Scale-up and scale-out

New developments in processor architecture could spell the end of the 8-socket SMP server.
Written by Phil Windley, Contributor on

As I listen to server manufacturers these days the choice seems to come down to "scale-up" or "scale-out."  The former meaning that you can get more processing power by adding more processors in the same server (symmetric multi-processing, or SMP).  The latter technique increases processing power by coding the application to run across lots of 1U dual-processor "pizza-box" servers.  Blades are a variation on that same theme.

Each of these has it's place.  SMP is particularly effective when the application has a monolithic architecture and requests for service aren't always independent.  Databases are a good example of the kind of application that people run on big SMP boxes because of cache coherency and other issues.  Multiple, independent servers makes sense when the application can be split multiple independent tasks.  Web servers are a good example of applications that people run "scaled-out."  

Some recent developments in the world of processors could portend changes to the conventional wisdom surrounding these two ways of scaling.

Intel and AMD support up to 4-way SMP and no more.  You can buy 8-way, 16-way, and 32-way SMP machines, but this is accomplished at considerable expense and engineering expertise.  I think we're close to seeing the last of the 8-socket servers. Only IBM and Unisys sill make Intel-based 8-way systems.  Currently, 8-way and higher SMP servers represent less than 1% of the Intel-based server market and that's likely to go down.  Here's why:

As I said, connecting more than 4 processors requires a custom bridge.  As you'd expect, bridging isn't free and so an 8-way server yields about 6 processors worth of processing power.   But software vendors license big apps per socket. Consequently you pay for four more sockets in terms of both hardware and software, but only get two more processors worth of compute power.

Another development making 8-socket servers less attractive is the advent of multi-core chips. We're not far from the day when you'll be able to buy a 4-socket, 4-core server, yielding 16 cores on a single motherboard with no custom bridging hardware.  Just getting enough memory bandwidth to that many processors is an engineering feat.

Hyperthreading ups the ante even further.  If you're not familiar with hyperthreading, it's not some slight-of-hand like multi-tasking that only makes it look like multiple threads are running at the same time.  Modern processors have multiple parallel instruction processing pipelines.  Unfortunately, dependencies in the instruction stream mean that lots of that parallel processing power goes wasted.  Hyperthreading is able to use that redundant hardware more effectively because the threads are independent.  (For an excellent introduction to hyperthreading, see  this introduction at Ars Technica.)

Not only do the sockets contain multiple cores, but those cores are, in many cases, hyperthreaded. Right now, 2-way hyperthreading is the norm, potentially giving a single socket the power of a 8-way SMP machine for properly threaded applications (more on this later).  It's likely that by 2010 we'll see chips from Intel and AMD that can support up to 512 parallel threads in a single socket through the use of multiple cores and hyperthreading. 

This raises an interesting question: how do you make use of that processing power?  I'm not asking what will we do with it, so much as how will we write applications that are threaded in ways that take advantage of the architecture.  Humans are notoriously bad at writing parallel code and automatically extracting parallelism from otherwise sequential algorithms is difficult as well.  I see a few possibilities:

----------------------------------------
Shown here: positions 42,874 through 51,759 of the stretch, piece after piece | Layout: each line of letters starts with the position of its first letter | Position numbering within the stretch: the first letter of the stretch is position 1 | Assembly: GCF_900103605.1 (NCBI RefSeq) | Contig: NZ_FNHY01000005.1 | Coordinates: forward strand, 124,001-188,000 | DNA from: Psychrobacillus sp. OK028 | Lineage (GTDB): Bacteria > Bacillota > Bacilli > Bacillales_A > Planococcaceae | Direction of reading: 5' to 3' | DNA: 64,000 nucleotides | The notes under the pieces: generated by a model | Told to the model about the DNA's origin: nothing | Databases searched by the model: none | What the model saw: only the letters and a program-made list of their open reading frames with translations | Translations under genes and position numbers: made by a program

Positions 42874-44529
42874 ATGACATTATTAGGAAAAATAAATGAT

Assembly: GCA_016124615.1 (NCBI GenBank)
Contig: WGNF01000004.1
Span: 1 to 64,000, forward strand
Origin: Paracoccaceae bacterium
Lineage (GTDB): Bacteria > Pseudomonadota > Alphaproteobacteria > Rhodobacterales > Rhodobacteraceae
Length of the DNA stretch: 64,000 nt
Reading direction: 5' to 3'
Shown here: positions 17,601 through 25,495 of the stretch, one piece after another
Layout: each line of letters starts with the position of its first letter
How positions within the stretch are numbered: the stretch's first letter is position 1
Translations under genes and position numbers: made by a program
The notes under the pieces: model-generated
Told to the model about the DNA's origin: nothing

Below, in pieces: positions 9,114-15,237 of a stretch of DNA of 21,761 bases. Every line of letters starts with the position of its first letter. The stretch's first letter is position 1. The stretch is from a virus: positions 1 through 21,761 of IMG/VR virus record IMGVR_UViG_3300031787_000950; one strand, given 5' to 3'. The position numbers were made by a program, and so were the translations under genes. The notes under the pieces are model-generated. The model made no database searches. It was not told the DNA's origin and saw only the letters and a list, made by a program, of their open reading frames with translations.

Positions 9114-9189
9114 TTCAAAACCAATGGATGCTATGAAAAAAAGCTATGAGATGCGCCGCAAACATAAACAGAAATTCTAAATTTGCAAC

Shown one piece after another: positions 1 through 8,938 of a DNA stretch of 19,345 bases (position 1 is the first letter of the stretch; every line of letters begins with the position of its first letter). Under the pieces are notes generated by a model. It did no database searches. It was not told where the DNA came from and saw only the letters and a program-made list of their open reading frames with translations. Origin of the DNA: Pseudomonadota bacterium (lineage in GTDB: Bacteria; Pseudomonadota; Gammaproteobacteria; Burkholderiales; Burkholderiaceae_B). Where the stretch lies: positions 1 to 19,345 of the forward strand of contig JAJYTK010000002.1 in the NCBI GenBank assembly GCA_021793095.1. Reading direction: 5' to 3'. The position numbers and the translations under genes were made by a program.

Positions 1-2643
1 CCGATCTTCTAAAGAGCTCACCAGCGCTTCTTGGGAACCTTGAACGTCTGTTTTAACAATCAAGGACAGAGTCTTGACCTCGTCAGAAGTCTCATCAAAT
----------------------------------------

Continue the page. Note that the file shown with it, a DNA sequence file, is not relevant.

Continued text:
• Virtualization gives us the ability to split a 512-thread server up into lots of little servers, making the parallel decomposition more manageable.  For example, virtualization would allow us to put one of today's multi-tiered Web applications on a single chip while maintaining the illusion that we're managing individual boxes with their own OS.  As I wrote a few weeks ago, Intel and AMD are both working on putting virtualization primitives in the chip, potentially making virtual servers a standard feature on every box you buy.
  • Application servers (like jBoss or Weblogic) support a development model in which programmers develop threadless code and the app server manages the threads.  That simplifies the point too much, perhaps, but I think having that much parallel processing power on a single chip might make app servers much more important for developing applications.  There are continuing debates about whether app servers add more complexity than their worth, but that might be because we haven't met many problems large enough to require them--yet.  In the early 60's programmers scoffed at the idea of operating systems as being "needlessly complex;"  that idea is ludicrous today.
  • It's tough to see how you'll use that much parallelism on the desktop.  I just counted the number of processes running on my Powerbook: 76.  Give each it's own thread and you've still got lots of power left over.  But I think we'll see new ways spring up of using the parallelism.  Just over lunch today I was chatting with one of my colleagues about some of his research that uses massive parallelism to create user interfaces that have embedded machine learning for responding to user inputs. 

And, there are things we've hardly been able to imagine.  One thing's for sure: applications that require a supercomputer today will be runnable on a desktop in 5-7 years.  I can hardly wait. 

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